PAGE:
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-   -   How do I use "Waiting For" or "@waiting"? (

abruenin 2007-12-19 01:53 PM

[QUOTE=sprugman;29070]If you create some top-level super-contexts that isn't as likely to be a problem.[/QUOTE]

This would make it easier, but at least these are all workarounds. This is OK for now, but why not take it as an enhancement request?

davisre 2007-12-19 03:06 PM

[QUOTE=abruenin;29281]This would make it easier, but at least these are all workarounds. This is OK for now, but why not take it as an enhancement request?[/QUOTE]

But the "block next actions" feature seems specifically designed to handle this. What else would the enhancement entail?

bas42 2007-12-21 06:55 PM

How do I use "Waiting For" or "@waiting"?
The @waiting concept in GTD-speak is very handy. And I'm pretty sure that I'm good with just one context per project in OmniFocus, but here's my dilemma.

Let's say I make a request to someone to do something. The task might say: "ask accountant to prepare tax estimates for 2007." The context here might be "@accountant."

After I have made the request I'm in waiting mode. So I need a new context. It can either be a generic "@waiting." Or I make an "@waiting/accountant" context.

There will be some people where I have many open projects and pending requests (I could see this happening at work with people who I delegate projects to or at home with my spouse).

I'm faced with either wading through a number of "@waiting" contexts [U]OR[/U] looking at the @spouse context and trying to figure out which task is pending and which needs to be discussed [U]OR[/U] growing a lot of contexts in my OF.

Has anyone thought about this? Any suggestions?

Love this software. The last time I was this excited about what software could do was the first time I created a MORE outline on my Mac SE. (I wish omnioutliner came in a MORE edition." I'd pay twice for it happily.)

fdlockhart 2007-12-21 08:27 PM

what I do is make the task more specific and keep the context generic.

Using your example, after asking the accountant, I would create another task in the project that says something like "check on accountant's response" with an @waiting context.

I tried multiple sub-contexts but found them annoying

bas42 2007-12-21 08:47 PM

That's helpful. Thanks.

steve 2007-12-21 09:57 PM

For me that @waiting context was deadly— I didn't check it enough and it got muddled with too many things.

Like fdlockhart, I would create a task such as "Follow Up with Accountant" and I would a start date when I wanted the info back, say 1 week. The task would reappear when I needed to follow-up with the accountant. I would place the Follow Up with NA as a call or an email because that is what I'll be doing. I can't work out of a waiting list.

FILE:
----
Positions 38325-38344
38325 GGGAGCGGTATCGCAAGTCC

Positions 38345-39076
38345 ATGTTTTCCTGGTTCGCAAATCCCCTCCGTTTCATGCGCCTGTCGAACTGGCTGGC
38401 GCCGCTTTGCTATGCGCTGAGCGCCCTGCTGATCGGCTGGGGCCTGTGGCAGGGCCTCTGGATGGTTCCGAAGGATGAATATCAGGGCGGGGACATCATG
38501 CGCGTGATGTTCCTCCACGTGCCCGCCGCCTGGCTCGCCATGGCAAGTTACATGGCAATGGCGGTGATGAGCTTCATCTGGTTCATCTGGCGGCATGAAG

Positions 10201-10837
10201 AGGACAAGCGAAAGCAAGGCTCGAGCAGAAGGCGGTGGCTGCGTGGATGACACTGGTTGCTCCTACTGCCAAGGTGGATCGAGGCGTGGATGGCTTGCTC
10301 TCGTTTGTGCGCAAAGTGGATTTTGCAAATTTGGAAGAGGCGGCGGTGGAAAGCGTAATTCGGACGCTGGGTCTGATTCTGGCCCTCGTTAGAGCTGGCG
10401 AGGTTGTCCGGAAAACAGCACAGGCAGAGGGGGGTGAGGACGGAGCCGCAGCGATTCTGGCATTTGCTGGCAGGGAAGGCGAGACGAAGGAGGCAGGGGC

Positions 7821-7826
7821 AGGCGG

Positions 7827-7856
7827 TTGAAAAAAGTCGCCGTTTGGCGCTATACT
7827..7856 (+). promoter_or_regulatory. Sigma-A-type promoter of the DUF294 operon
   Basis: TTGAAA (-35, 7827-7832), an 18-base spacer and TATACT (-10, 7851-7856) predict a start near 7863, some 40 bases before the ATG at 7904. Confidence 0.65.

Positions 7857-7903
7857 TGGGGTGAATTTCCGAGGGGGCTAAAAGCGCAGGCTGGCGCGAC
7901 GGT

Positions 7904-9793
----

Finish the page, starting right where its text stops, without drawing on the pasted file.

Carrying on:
Craig 2007-12-21 09:57 PM

I have a generic @waitingfor context, and a few @agenda contexts for wife, boss, colleague, etc.

In my @waitingfor context, I've gotten into the habit of starting the action text with "from x," as in "from accountant, tax estimates," "from accounts payable, reimbursement check," "from bill, can go to basketball game sat?" etc. That uniformity makes the big list easier to look through (or even sort by name).

Ambar 2007-12-22 01:57 AM

I use a single Waiting For context. The key is to review it at least weekly. Items in here often look like:

WF return call from Bob re: training, called 12 Dec 2007
WF customer comment on 2-32445, sent analysis 20 Dec 2007
WF loan docs from Countrywide, due by 5 Jan 2008

anon 2007-12-22 03:58 AM

I use a mixture of @waiting with specific information as from who, and also will change the start date on items I've done, but am waiting for and may need to repeat (I.e. call xxxx... at xxxx about xxxxxx). I give them however long 1-7days to respond and put that on the start date so it shows up on my to do list again on that date.

idea2go 2007-12-22 04:53 AM

I have a generic @waiting for things I'm really just waiting for (packages I've ordered, etc) and then a @manage set of subcontexts (@manage/Joe, @manage/Jill etc) for things I am dealing with other people to complete.

In you example I would have it in @manage/Accountant and when I give the task to them I might slightly modify the task name or attached notes to make it more clear that I am waiting for them on it or they or waiting for me on something.

I also create new tasks but I don't take that to the extreme. Generally I will create new tasks if I can predict the entire proper sequence ahead of time:
o Send Accountant my numbers
o Get estimates from Accountant
o Review estimates
o Find money to pay taxes
o Go cry after paying taxes @Bar

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